Is there a support vehicle?
Yes, this tour operates with a local support vehicle and driver. The support vehicle will carry a maximum of one piece of luggage per person, up to a maximum of 60 litres each. Your luggage should be dustproof and waterproof and we recommend soft bags such as Ortlieb. Hard suitcases or baggage with wheels are not recommended.
Tell me about motorcycle rental
Where you have chosen to rent a motorcycle, this is organised by us with the local motorcycle rental provider in Chile. Your rental fee includes:
We act as agent for the local provider and on arrival, you are required to sign the local rental agency terms and conditions of hire – please request these, if you require sight in advance. It is mandatory that you provide valid credit card details as a guarantee against damages. On collection, we advise you to check your rental motorcycle carefully and to take photographs of it, as proof of its condition.
Please note that on rare occasions we may need to substitute your choice of motorcycle for something similar.
If you require any other motorcycle accessories (tank bag, top box, GPS mount, GPS unit etc), please request these on booking and an additional charge may be applicable.
What documents do I need?
You will need your original documents as follows: Passport, Driving Licence, International Driving Permit.
What about flights?
You must book your own passenger flights to and from. The normal route is to fly to the international airport in Santiago, Chile and then transfer to domestic airlines to fly direct to and from Arica, Chile. When you book a flight, please make sure that it arrives in Arica after 3pm on the first official day and you can fly home any time on the final official day. We will pick you up from the airport, provided you arrive on the official start date. We drop you off at the airport, provided you leave on the official end day.
What will the weather be like?
We are travelling at the end of the dry season in the Andes, so we would expect some rain showers. It is also very chilly at high altitudes, especially in the evening. We can also experience deep blue skies and sunshine, but remember at altitude the sun can be very strong, so make sure you have sun cream.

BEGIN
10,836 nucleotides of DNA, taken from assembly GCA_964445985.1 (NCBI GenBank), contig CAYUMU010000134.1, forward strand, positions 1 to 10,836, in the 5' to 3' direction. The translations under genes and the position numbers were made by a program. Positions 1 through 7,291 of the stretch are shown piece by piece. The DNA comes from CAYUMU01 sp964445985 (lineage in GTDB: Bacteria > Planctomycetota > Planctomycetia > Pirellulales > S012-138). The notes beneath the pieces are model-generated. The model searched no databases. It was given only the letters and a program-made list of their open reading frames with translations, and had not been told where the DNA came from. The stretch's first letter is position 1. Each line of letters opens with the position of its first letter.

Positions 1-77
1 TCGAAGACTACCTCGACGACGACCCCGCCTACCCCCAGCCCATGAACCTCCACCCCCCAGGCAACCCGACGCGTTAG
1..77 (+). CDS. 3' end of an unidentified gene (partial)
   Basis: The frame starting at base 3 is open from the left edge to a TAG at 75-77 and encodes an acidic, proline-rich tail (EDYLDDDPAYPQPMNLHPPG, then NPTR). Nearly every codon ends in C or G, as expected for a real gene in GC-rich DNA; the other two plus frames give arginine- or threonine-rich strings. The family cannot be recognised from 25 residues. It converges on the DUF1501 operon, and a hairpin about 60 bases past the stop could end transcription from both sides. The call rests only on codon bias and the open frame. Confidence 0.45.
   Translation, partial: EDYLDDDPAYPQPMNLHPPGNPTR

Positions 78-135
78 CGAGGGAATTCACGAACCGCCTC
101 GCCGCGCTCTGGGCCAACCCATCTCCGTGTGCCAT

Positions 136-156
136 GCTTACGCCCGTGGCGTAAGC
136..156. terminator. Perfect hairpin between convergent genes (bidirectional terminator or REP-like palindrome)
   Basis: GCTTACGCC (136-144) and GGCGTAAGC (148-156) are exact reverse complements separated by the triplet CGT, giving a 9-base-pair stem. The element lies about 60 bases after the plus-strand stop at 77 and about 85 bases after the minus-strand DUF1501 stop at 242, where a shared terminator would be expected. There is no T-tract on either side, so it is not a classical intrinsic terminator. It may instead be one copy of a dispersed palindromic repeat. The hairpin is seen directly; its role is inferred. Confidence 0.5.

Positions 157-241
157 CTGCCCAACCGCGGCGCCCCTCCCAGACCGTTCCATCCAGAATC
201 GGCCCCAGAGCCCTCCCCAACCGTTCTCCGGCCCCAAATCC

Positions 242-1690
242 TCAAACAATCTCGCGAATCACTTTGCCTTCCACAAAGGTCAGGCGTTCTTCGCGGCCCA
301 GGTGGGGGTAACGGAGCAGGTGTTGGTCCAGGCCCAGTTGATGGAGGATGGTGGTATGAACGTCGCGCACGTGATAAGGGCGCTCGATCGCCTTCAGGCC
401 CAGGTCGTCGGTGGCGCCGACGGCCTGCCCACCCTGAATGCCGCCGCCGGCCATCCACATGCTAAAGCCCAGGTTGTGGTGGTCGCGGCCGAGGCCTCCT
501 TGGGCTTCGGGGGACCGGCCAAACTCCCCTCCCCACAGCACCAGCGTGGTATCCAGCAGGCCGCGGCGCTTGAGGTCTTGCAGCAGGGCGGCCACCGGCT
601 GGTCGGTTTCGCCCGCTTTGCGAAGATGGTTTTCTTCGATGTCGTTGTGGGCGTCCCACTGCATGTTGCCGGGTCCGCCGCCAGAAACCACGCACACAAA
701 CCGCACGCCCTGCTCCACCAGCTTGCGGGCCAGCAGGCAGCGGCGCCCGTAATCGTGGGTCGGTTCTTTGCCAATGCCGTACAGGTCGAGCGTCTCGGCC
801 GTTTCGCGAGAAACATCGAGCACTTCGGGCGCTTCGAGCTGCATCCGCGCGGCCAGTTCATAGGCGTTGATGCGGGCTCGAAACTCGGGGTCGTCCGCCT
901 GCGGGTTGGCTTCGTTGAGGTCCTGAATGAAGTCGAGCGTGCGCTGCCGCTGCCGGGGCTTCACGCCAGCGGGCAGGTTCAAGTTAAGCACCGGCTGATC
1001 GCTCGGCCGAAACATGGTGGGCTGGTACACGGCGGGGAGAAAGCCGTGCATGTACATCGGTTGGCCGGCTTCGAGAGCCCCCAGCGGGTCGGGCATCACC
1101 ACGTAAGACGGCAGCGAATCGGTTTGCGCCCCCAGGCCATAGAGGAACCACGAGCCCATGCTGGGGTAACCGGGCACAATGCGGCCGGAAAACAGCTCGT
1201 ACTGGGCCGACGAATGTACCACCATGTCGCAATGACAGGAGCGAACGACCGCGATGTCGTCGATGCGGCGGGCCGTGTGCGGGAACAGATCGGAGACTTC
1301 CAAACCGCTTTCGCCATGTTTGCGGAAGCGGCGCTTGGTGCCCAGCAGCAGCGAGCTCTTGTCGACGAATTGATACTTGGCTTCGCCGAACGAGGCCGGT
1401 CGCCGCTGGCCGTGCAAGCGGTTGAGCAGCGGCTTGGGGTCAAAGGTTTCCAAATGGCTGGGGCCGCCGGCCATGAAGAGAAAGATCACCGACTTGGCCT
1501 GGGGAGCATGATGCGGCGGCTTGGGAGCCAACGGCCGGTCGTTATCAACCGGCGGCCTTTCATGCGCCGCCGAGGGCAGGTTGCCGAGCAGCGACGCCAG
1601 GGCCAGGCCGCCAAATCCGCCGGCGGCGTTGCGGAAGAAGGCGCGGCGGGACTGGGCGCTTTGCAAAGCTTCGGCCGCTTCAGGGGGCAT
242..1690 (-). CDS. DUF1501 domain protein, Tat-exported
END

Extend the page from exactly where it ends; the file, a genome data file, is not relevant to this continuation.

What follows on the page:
Do I need visas for travel?
At time of writing, UK, Canada, Australia, New Zealand and most EU Citizens do not need any visas in advance for travel. US Citizens require a visa for Bolivia. This information is provided in good faith. It is your responsibility to have the correct visas in place prior to travel. Please check what requirements are necessary for your nationality.
What about my health when I am abroad?
It is a condition of your travel with us that you have in place travel / medical insurance to cover you for medical treatment and repatriation if you suffer any illness or injury when on the expedition, including any injury sustained from riding or being a passenger on a large capacity motorcycle.
Before you travel, we strongly recommend that you visit your GP or a specialised travel clinic to get advice on the recommended vaccinations and other health protection measures needed for the countries on this trip. As background, the websites listed below may prove useful.
Please note that many countries on this route do not have the same level of medical infrastructure nor consistent medical standards that you may be used to the country of your residence. In particular, emergency services often may be a long distance away, with no co-ordinated response, or sometimes no medical response available within reasonable times. The above factors mean that injuries or illnesses that may be recoverable, if you were in your home country, may have serious or fatal consequences. This is a risk that you accept on booking.
What about local currency?
The base currency for this trip is the US Dollar. The US Dollar is readily exchangeable for the local currencies. When you bring US Dollars, it must be in MINT condition or locals will not readily exchange the notes. The websites below will give you the current rates of exchange.